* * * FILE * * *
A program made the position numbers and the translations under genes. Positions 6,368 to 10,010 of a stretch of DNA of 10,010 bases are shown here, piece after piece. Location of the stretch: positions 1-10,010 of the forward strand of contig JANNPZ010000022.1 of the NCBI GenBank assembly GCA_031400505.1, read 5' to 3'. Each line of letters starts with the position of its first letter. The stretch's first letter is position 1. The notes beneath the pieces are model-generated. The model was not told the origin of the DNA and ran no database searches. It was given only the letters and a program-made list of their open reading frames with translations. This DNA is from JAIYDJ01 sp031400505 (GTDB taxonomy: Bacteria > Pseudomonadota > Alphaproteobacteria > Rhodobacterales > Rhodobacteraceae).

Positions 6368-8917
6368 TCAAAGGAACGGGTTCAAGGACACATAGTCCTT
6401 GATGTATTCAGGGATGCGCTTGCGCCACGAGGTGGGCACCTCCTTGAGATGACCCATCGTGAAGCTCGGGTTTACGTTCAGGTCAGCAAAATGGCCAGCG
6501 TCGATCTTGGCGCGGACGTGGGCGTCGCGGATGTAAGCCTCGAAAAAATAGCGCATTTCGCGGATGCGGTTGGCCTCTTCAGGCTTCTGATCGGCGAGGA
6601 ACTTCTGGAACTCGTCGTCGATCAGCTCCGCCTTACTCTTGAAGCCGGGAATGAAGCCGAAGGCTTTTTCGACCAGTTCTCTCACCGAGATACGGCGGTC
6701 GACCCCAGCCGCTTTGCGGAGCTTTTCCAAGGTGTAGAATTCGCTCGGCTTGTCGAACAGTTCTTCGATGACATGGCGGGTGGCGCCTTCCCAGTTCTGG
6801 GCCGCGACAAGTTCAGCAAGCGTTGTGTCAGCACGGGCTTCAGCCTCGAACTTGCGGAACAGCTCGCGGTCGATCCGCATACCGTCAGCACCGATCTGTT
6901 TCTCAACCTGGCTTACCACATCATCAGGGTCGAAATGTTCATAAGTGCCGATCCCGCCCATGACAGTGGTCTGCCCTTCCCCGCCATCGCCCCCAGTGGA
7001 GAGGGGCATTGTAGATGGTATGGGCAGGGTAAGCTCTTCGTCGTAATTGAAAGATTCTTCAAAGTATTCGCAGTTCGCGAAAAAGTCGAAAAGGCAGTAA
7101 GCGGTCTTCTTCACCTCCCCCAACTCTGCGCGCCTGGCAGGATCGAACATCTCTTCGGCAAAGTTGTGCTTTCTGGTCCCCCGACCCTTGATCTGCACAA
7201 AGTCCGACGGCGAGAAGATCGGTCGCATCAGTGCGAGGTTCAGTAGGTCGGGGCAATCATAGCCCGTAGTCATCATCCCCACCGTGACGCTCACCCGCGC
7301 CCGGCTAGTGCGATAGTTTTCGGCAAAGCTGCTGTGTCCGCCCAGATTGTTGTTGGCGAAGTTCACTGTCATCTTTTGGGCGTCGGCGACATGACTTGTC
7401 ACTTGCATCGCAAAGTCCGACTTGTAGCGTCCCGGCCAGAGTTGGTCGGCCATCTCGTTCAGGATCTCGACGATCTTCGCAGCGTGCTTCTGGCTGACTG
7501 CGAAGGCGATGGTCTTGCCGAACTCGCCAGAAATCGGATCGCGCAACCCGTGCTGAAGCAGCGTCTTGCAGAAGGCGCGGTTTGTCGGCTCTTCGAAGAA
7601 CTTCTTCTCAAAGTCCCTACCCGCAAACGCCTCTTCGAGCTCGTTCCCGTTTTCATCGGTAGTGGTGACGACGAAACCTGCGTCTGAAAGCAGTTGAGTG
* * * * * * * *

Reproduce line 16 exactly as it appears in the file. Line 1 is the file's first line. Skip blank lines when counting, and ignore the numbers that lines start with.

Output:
7601 CTTCTTCTCAAAGTCCCTACCCGCAAACGCCTCTTCGAGCTCGTTCCCGTTTTCATCGGTAGTGGTGACGACGAAACCTGCGTCTGAAAGCAGTTGAGTG